Anyway, Jon visits Tyrion in prison to work out his conflicted feelings. “Did you bring any wine?” Tyrion asks by way of opening, because of course he does.

This is a good scene that puts some meat on the bones of Dany’s heel turn last week, although I’m not sure it’s enough. Tyrion points out some of the things Dany has done — torching Astapor, crucifying the slavers of Meereen, burning the Dothraki khals — and arguing that they’re precursors to what happened in King’s Landing, that every time she exacted righteous vengeance, she grew “more sure that she was good and right.”

"She believes her destiny is to believe a better world for everyone…Wouldn’t you kill whoever stood between you and paradise?"

I like that the show is giving shape to Daenerys’ decision, and Dinklage and Kit Harington sell the scene, although I don’t think it solves the season’s central Daenerys problem: while this stuff is weighty and makes sense, we still didn’t feel Daenerys undergoing this change, or believe that she was so far gone down this path that she would do what she did. We needed to have this stuff outlined before, not after, although I guess it’s better late than never.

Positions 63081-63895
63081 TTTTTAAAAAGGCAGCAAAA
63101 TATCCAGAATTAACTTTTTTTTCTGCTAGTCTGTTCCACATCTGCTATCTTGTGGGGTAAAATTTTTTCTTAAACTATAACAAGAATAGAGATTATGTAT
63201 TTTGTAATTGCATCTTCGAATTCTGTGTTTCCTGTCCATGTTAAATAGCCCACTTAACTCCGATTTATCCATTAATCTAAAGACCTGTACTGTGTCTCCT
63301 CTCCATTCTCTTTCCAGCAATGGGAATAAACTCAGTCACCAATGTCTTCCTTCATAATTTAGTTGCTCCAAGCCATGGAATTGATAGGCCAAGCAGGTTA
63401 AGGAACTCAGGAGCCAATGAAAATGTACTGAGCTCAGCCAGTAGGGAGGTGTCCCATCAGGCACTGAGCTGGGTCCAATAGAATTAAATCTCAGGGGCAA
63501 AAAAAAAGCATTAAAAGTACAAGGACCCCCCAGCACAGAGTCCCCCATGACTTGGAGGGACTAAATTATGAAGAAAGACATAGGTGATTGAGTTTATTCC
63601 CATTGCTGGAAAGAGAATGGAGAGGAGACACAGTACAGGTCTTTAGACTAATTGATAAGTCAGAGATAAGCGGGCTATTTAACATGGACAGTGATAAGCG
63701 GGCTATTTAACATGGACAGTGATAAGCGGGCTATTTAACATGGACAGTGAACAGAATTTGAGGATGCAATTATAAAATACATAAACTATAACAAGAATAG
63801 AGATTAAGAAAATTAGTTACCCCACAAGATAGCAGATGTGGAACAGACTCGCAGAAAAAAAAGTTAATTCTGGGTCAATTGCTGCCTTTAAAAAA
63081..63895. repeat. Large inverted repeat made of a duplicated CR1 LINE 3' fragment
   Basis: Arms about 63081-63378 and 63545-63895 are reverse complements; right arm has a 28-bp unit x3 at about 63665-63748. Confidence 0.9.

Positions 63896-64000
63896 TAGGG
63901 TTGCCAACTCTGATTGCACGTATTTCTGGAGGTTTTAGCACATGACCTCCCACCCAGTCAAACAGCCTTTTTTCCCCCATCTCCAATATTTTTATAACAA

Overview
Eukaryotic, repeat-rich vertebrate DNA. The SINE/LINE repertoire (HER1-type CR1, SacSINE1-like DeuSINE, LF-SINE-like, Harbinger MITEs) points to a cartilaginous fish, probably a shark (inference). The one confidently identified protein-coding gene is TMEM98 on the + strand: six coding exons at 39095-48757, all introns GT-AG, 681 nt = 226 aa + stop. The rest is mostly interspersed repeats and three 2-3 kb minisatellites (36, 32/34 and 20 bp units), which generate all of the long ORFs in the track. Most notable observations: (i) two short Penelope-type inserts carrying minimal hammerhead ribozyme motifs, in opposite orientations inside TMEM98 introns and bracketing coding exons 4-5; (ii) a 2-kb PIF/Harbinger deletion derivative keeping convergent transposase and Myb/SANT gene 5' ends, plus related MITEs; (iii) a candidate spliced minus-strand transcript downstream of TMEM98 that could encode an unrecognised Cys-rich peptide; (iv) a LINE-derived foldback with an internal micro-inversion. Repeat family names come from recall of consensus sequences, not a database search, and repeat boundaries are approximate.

But now that it’s done, there’s really only one course of action. “Love is the death of duty,” Jon says, recalling Maester Aemon’s words to him back in season 1. Tyrion flips it on him. “Sometimes, duty is the death of love.” In other words: Please kill her before she takes this global. Jon has his mission, but doesn’t accept it until Tyrion brings up Sansa and Arya. And granted, after the relationship they’ve had, I can see Daenerys turning her attention on Sansa in Winterfell before long.

Jon stalks through the falling ash to the Red Keep. On his way, there’s an interesting, evocative moment where Drogon, hiding under a huge ash pile, shuffles out and gives Jon a long hard look. Like Dany, Drogon apparently trusts him enough to let him pass.

And then we come to the centerpiece of the episode: Daenerys, her eyes wide, sets her sights on the Iron Throne, still standing in the ruins of the Red Keep. The scene is clearly supposed to remind us of Dany’s vision at the end of season 2, where she walks through an Iron Throne room covered in snow. She almost got it. This time, she gets to touch the Iron Throne. It is haunting.